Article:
Article
Background: The global prevalence of type 2 diabetes continues to increase in both developed and developing countries. Environmental exposure to mercury may be an important and modifiable risk factor for type 2 diabetes. However, the epidemiological results are controversial. Objectives: This study aimed to examine the association between blood mercury levels and prevalence of type 2 diabetes. Methods: A total of 646 adult participants were selected from the National Nutrition and Health Survey in Taiwan (NAHSIT) 2005-2008. The participants were interviewed using structured questionnaires to record data on basic demographics, socioeconomic status, lifestyle, medical history, and 24-h dietary recall. Specimens of blood and urine were collected at the health examination. Type 2 diabetes was defined as a fasting blood glucose level ≥ 126 mg/dL or intake of hypoglycemic medications. The mercury concentration in red blood cells (RBC-Hg) was quantified by cold vapor atomic absorption spectrometry. Results: Participants with type 2 diabetes had a significantly higher RBC-Hg than those without type 2 diabetes. A significant association between the RBC-Hg and prevalence of type 2 diabetes was observed [odds ratio (OR): 1.64; 95% confidence intervals: 1.14-2.35] after potential confounders were well considered, including age, sex, body mass index (BMI), hypertension, total cholesterol, saltwater fish consumption, geographical strata, seasonality and hemoglobin (Hb) level. Conclusion: Our findings showed that elevated RBC-Hg is significantly associated with type 2 diabetes prevalence. Future research, particularly for longitudinal cohort studies with suitable specimens, needs to be performed to verify our findings.
Article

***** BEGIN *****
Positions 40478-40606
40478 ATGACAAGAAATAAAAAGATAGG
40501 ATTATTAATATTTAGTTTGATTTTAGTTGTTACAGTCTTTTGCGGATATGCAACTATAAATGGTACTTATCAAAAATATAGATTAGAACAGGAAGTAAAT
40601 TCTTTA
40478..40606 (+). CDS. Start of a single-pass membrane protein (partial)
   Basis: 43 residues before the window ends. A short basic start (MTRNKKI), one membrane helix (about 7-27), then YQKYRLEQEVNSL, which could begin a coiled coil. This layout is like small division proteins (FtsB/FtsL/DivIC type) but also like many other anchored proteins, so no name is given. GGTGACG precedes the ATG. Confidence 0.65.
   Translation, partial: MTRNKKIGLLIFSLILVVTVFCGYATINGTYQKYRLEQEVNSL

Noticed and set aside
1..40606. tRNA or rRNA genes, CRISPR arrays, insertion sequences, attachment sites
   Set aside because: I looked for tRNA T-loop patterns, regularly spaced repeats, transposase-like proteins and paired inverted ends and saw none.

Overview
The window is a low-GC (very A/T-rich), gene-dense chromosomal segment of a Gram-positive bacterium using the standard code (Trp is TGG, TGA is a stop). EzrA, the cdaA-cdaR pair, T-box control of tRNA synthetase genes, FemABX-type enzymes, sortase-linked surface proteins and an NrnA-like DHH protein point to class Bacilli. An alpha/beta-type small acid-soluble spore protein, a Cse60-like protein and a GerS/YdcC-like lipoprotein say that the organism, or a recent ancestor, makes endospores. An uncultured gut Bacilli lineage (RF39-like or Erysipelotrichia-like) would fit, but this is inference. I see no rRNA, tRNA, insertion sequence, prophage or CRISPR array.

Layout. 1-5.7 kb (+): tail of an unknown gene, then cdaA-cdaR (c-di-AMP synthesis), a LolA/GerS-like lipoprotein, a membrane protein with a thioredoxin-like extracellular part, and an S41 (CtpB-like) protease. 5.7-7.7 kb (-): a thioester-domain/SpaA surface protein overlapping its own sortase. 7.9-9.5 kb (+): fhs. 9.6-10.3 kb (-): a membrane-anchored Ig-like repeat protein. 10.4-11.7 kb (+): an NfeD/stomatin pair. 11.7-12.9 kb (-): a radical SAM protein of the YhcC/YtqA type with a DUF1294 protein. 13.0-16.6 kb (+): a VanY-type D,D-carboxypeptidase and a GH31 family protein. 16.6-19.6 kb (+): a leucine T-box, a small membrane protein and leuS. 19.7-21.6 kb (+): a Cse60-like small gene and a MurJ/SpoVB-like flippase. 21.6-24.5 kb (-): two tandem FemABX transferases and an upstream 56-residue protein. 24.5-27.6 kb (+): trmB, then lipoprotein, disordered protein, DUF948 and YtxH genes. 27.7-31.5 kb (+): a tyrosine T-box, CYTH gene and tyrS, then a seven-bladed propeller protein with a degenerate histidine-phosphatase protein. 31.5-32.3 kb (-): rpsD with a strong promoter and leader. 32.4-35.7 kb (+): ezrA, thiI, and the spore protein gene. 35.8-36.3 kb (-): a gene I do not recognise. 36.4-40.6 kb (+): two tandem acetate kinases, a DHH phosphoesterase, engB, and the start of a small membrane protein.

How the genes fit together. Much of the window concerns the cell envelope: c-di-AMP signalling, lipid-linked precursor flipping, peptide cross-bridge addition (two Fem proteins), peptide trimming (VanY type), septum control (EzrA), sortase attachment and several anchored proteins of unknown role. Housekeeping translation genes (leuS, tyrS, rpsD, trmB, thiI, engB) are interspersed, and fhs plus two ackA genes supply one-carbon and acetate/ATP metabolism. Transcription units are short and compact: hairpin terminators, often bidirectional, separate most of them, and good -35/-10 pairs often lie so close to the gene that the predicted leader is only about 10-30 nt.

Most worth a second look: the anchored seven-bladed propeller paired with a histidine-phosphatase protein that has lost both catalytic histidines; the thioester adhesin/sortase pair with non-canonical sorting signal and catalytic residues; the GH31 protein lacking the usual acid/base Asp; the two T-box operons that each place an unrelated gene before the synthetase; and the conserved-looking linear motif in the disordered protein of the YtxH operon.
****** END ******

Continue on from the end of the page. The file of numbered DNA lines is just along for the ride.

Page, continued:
Background: Mechanistic studies support the potential for mercury (Hg) to alter immunity, including via in utero exposure. As yet, there are few prospective studies of in utero Hg exposure and subsequent immune-related outcomes, especially in infancy. Objectives: We investigated the association of biomarkers of prenatal Hg exposure and maternal silver-mercury dental amalgams with the occurrence of infant allergy, respiratory infection, and respiratory symptoms in the first year of life. Methods: The New Hampshire Birth Cohort Study (NHBCS) ascertained information on infant allergies, infections and symptoms through telephone interviews at 4, 8 and 12 months postpartum and measured total Hg in maternal toenails collected at ~28-30 weeks gestation. Information on maternal fish consumption and presence of dental amalgams was obtained from a questionnaire administered at study enrollment at 24-28 weeks. A total of 1321 NHBCS mother-infant pairs had at least one Hg exposure measure (toenail Hg or information on dental amalgams) and information on dietary fish intake. Generalized linear models and generalized estimating equation models with Poisson regression adjusted for potential confounders (maternal age, level of education, parity, smoking, alternative Healthy Eating Index-2010, infant sex, gestational age, feeding mode, and day care attendance) were used to assess the association between infant outcomes and prenatal toenail Hg levels. We subsetted this analysis on mothers who consumed fish (n = 706) as a measure of in utero methylmercury (MeHg) exposure. Associations between infant outcomes and dental amalgams as a measure of in utero inorganic Hg exposure were assessed among mothers who did not consume fish (n = 218). Results: Among women who ate fish during pregnancy, higher maternal toenail Hg concentrations were associated with an increased risk of lower respiratory infections and respiratory symptoms requiring a doctor visit among infants age 9-12 months (relative risk (RR) 1.4 (95% CI: 1.1, 1.9) and 1.2 (95% CI: 1.0, 1.4) respectively), whereas a reduced risk of lower respiratory infections was observed among infants 0-4 months of age (RR = 0.7 (95% CI: 0.5, 1.0). We found little to no evidence of associations of toenail Hg with upper respiratory infections, allergy or eczema at any age to one year. Among infants of mothers who did not consume fish, we found an elevated risk of upper respiratory infections requiring a doctor visit in relation to having dental amalgams during pregnancy (RR = 1.5 (95% CI: 1.1, 2.1)). Overall, weaker associations were observed with lower respiratory infections, respiratory symptoms, and medically confirmed allergies, and there was no association with eczema. Conclusions: Our analyses of a US birth cohort, along with prior mechanistic work, raise the possibility that gestational Hg exposure through fish/seafood consumption and dental amalgams may alter respiratory infections and respiratory symptoms in infants.